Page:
Since 1976, New York has been a leader in protecting people with criminal histories from needless employment discrimination. The goal of these policies is to promote pubic safety (by reducing recidivism) and basic fairness. Indeed, as Governor Hugh Carey said in signing New York's anti-discrimination law: "Providing a former offender a fair opportunity for a job is a matter of basic human fairness, as well as one of the surest ways to reduce crime."
The federal government has also taken steps to increase employment opportunities for people with conviction histories. Notably, the federal Equal Employment Opportunity Commission recently released updated enforcement guidance advising employers that blanket policies against hiring people with a criminal record could lead to a Title VII violation.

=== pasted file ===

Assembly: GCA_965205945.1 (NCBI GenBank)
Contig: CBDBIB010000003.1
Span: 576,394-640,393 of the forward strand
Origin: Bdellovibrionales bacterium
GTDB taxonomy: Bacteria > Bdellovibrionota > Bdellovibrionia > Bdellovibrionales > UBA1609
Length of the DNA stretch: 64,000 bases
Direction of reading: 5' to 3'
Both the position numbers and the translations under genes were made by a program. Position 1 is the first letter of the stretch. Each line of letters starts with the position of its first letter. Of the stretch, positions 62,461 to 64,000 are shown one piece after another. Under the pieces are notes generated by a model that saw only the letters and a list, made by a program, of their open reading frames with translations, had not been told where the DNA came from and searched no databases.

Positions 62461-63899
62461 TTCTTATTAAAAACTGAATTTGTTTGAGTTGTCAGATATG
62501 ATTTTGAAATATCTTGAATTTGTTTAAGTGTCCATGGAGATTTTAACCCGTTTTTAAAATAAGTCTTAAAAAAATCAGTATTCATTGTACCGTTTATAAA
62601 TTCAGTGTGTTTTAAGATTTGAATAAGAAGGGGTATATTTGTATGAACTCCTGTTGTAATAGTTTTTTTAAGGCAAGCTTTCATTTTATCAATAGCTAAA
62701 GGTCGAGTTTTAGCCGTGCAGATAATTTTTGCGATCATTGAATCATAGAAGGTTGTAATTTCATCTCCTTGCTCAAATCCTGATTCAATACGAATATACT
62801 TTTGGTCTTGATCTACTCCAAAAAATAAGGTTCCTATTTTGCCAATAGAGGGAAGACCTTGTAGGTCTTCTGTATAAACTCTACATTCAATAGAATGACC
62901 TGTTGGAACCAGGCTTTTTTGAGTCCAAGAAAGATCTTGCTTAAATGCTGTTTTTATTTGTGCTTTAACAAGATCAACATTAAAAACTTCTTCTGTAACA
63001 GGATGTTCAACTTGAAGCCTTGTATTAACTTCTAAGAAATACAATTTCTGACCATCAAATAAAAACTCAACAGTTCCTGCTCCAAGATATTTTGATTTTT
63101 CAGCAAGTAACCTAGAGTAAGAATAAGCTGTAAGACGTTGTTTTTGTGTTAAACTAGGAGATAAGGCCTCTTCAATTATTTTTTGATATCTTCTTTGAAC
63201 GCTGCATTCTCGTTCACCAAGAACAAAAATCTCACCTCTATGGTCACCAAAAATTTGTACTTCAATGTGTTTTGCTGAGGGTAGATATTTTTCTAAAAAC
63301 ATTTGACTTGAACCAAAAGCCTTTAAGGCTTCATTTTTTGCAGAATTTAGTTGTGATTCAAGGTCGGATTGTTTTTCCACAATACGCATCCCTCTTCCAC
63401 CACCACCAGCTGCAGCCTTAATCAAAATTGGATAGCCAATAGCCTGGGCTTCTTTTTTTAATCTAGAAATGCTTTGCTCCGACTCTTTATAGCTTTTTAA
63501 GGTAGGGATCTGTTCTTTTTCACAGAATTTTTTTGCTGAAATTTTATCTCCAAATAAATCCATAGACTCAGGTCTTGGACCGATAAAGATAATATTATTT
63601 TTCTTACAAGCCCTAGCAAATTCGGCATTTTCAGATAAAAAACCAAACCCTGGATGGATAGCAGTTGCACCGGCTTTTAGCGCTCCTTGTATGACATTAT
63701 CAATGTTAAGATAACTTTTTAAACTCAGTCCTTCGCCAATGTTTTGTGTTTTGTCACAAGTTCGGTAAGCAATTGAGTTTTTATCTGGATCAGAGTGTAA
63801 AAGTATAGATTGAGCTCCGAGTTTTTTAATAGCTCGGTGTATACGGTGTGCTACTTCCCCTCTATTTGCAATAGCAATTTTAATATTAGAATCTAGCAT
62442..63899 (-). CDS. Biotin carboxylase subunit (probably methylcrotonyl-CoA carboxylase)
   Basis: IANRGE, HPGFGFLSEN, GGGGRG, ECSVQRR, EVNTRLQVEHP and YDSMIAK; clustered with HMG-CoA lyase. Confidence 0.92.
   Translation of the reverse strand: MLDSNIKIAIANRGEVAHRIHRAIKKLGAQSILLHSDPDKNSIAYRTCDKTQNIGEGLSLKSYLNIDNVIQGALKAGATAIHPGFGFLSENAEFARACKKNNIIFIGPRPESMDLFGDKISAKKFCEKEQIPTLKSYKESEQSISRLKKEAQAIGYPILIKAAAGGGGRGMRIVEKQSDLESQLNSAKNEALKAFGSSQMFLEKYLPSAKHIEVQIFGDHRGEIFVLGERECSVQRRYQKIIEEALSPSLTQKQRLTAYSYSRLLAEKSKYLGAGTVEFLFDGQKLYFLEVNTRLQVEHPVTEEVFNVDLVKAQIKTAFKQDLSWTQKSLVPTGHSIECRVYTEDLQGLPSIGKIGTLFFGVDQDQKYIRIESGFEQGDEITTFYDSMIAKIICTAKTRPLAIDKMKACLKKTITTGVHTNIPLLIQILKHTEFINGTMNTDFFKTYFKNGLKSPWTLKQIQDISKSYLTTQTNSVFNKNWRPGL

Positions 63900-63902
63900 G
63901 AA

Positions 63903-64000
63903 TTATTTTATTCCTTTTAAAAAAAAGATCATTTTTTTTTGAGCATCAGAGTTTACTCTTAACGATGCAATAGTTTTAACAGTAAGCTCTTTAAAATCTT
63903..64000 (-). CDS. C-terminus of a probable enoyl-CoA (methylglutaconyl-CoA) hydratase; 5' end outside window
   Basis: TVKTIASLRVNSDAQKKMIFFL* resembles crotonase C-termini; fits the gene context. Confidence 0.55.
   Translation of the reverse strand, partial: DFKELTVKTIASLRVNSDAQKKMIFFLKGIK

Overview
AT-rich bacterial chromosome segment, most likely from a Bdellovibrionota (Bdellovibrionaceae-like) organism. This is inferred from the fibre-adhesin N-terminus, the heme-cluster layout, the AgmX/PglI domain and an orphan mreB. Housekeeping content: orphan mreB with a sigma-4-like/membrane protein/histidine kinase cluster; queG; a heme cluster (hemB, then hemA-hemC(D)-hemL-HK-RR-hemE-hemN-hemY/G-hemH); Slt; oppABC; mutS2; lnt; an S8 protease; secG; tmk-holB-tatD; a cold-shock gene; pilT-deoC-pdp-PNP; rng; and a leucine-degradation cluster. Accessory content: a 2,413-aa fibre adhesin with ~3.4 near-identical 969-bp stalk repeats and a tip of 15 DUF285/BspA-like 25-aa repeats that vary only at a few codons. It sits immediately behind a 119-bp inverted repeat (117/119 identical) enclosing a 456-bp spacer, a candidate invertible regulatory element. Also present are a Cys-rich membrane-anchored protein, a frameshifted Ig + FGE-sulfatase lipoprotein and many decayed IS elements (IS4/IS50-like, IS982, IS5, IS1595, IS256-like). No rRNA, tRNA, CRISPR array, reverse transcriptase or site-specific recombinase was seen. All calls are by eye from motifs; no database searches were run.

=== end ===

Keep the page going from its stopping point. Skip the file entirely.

A growing number of employers are finding that these laws and policies make sense, and that hiring people with conviction histories not only enhances public safety, but it can lead to a variety of tangible and intangible benefits for employers.
The information in this section of CCA's website is intended to help employers to: 1) better comply with New York and federal law and policies; 2) develop best practices that promote stronger communities and a healthier work force; and 3) develop an awareness of the many benefits of thoughtfully considering, interviewing, and hiring people with a criminal record.